Research Hub > Thunderbolt 3 vs USB-C: What's Right for You?

September 06, 2022

4 min

Thunderbolt 3 vs USB-C: What's Right for You?

Here’s what you need to know when comparing USB-C and Thunderbolt 3 specifications for ports and cables and what’s right for you.

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The USB-C and Thunderbolt 3 connective interfaces have brought on a new era of wide compatibility across major tech products, not to mention much faster charging and data transfer speeds than ever before. Here’s what you need to know when comparing USB-C and Thunderbolt 3 specifications for ports and cables and what’s right for you.

By looking at the port alone, you can’t tell the difference between a USB-C, Thunderbolt 3 and Thunderbolt 4 port—indeed, they all offer the same basic capabilities, physical appearance and are cross-compatible with the devices they support. These specifications differ mostly when it comes to transfer speeds, charging speeds and size.

In this article, we’re going to break down what makes USB-C, Thunderbolt 3 and Thunderbolt 4 technologies unique, some commonly asked questions, and what you should consider when purchasing devices with these ports or buying cables for your devices.

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What is USB Type-C (USB-C)?

The USB-C (Universal Serial Bus Type C) is an oval-shaped connector with a 24-pin plug, descended from a long line of USB standards, each with unique shapes, sizes and pin configurations. USB-C cables can transmit both power and data.

After a storied history of changes, USB-C is becoming a standard charging and data transfer port amongst modern laptops due to its compactness (USB-C uses an 8.4mm connector versus USB-A’s 12mm), symmetrical design and higher transfer/charging speed compared to USB standards before it.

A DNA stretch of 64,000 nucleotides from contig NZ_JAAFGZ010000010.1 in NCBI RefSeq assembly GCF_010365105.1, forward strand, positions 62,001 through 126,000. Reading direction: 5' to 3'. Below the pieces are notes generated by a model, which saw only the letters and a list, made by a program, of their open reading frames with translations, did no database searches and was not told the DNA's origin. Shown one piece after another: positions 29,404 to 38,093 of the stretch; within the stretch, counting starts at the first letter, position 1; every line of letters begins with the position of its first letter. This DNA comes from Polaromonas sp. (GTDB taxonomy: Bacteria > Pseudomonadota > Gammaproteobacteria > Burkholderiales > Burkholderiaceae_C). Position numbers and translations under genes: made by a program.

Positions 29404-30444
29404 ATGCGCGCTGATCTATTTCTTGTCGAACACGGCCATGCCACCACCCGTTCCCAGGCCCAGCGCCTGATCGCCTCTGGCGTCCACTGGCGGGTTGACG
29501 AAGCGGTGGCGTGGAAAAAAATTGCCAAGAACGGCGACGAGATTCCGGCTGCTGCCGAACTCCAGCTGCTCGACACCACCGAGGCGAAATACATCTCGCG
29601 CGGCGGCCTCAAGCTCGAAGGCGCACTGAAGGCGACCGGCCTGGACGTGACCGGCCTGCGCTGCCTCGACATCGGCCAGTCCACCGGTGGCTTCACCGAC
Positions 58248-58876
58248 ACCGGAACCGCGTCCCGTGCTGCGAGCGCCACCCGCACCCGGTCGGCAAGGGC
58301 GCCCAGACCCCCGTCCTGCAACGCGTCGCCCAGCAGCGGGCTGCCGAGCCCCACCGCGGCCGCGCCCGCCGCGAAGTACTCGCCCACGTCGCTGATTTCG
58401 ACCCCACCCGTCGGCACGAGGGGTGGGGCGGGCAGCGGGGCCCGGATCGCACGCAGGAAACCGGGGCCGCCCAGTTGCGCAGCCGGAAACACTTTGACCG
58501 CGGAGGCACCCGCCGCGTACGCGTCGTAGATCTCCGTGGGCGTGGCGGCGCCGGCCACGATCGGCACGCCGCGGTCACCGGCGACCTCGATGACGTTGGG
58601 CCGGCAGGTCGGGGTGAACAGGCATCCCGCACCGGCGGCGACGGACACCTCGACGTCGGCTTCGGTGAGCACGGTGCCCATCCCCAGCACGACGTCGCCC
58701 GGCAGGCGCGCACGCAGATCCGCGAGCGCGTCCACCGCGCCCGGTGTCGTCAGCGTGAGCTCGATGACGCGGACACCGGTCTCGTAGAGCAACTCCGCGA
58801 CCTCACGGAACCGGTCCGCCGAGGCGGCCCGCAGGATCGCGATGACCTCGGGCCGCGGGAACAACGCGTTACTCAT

Today’s standard USB-C connector was created in response to the flaws of its most common predecessor, the USB-A 2.0 connector. You’ve no doubt noticed when attempting to plug in a USB-A port that it needs to be correctly oriented with the USB-A cable or else it won’t plug in since the USB-A pin connectors at the bottom of the plug need to be aligned to the receiver. In contrast, the receiver in a USB-C port sits in the center so the cable orientation does not matter, eliminating this annoyance.

USB-C Specifications and Transfer/Charging Speed

USB-C has three standard specifications, although the basic functionality remains the same. Before you buy a laptop, check exactly what kinds of USB-C ports it offers, particularly if you transfer a lot of data via USB-C cable or want to charge your USB-C-compatible accessories faster.

  • The USB 3.2 Gen 1 specification, also called USB 3.1 Gen 1 or USB 3.0, supports transfer speeds up to 5Gbps. This is about 10x faster than USB-A 2.0.

  • The USB 3.2 Gen 2 specification, also called USB 3.1 Gen 2 or USB 3.1, supports transfer speeds up to 10Gbps. This is about 20x faster than USB-A 2.0.

  • The USB 3.2 Gen 2x2 specification, also called USB 3.2, supports transfer speeds up to 20Gbps. This is about 40x faster than USB-A 2.0.

When it comes to charging speed, it all depends on what type of port the USB-C cable is plugged into. The default charging speed of a USB-C cable is the same as USB-A at 2.5 watts, but some devices have the “USB Power Delivery (USB PD)” specification, allowing for 100 watts of power transfer between devices.

What is Thunderbolt 3?

Like USB-C, the Thunderbolt 3 has a 24-pin, 8.4mm, reversible connector. However, Thunderbolt 3 is not a USB cable at all; it is a unique hardware interface standard developed by Apple and Intel. It does all the same things as USB-C but many times faster, plus transmit video and connect to monitors.